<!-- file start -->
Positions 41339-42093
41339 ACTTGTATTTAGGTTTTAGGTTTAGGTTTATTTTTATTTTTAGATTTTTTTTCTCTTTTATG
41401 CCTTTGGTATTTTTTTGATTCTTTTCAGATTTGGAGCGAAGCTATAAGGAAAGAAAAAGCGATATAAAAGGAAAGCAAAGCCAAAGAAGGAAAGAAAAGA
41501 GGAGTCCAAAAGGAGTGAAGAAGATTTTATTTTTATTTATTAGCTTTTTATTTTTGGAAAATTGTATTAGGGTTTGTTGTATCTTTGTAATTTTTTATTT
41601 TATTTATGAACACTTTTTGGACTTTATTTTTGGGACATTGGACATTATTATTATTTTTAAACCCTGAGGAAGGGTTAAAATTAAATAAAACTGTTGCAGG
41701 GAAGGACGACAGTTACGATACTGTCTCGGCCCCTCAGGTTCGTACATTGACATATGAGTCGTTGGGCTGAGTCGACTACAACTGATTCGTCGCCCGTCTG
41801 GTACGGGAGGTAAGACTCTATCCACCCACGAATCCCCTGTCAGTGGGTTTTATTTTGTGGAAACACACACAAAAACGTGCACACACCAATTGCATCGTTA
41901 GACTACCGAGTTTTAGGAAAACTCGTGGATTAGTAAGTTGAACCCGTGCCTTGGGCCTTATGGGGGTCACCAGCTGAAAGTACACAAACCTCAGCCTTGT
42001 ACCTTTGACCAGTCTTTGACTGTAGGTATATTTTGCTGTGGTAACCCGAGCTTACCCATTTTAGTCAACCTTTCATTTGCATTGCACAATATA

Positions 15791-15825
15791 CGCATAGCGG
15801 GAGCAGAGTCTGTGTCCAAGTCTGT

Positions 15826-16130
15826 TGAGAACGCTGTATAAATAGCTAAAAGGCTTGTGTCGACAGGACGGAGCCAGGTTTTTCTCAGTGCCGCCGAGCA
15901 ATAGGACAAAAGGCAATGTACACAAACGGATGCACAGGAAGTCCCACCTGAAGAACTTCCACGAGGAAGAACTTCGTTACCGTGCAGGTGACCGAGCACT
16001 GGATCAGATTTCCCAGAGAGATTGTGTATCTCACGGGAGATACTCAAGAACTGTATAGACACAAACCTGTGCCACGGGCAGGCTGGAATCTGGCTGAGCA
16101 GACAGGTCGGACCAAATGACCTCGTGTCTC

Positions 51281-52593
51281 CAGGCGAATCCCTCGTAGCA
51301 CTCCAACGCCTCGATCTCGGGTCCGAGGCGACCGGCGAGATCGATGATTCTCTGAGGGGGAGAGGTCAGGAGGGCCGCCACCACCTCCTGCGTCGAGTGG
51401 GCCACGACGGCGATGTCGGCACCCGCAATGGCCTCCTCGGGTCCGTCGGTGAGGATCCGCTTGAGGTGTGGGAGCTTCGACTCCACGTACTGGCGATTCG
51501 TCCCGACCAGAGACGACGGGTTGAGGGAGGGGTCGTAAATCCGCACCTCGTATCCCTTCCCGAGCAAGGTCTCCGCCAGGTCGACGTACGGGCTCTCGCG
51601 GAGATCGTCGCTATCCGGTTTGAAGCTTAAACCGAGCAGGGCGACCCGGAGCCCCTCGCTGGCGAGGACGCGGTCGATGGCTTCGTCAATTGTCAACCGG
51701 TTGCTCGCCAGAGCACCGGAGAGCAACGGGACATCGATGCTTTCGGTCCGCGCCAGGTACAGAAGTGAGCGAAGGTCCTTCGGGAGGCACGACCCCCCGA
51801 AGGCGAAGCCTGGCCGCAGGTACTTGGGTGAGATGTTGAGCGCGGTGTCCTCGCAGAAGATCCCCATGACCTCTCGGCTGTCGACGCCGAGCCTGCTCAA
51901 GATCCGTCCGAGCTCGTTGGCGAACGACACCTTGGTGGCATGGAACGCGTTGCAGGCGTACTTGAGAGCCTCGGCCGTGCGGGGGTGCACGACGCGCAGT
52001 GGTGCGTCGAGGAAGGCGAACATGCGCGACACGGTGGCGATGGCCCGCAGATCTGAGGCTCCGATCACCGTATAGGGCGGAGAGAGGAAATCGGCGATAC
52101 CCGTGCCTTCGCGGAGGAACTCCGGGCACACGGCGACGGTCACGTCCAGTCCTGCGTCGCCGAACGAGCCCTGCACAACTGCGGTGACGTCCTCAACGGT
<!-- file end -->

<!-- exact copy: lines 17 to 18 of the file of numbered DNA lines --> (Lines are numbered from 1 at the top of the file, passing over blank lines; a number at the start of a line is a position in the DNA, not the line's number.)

16101 GACAGGTCGGACCAAATGACCTCGTGTCTC

Positions 51281-52593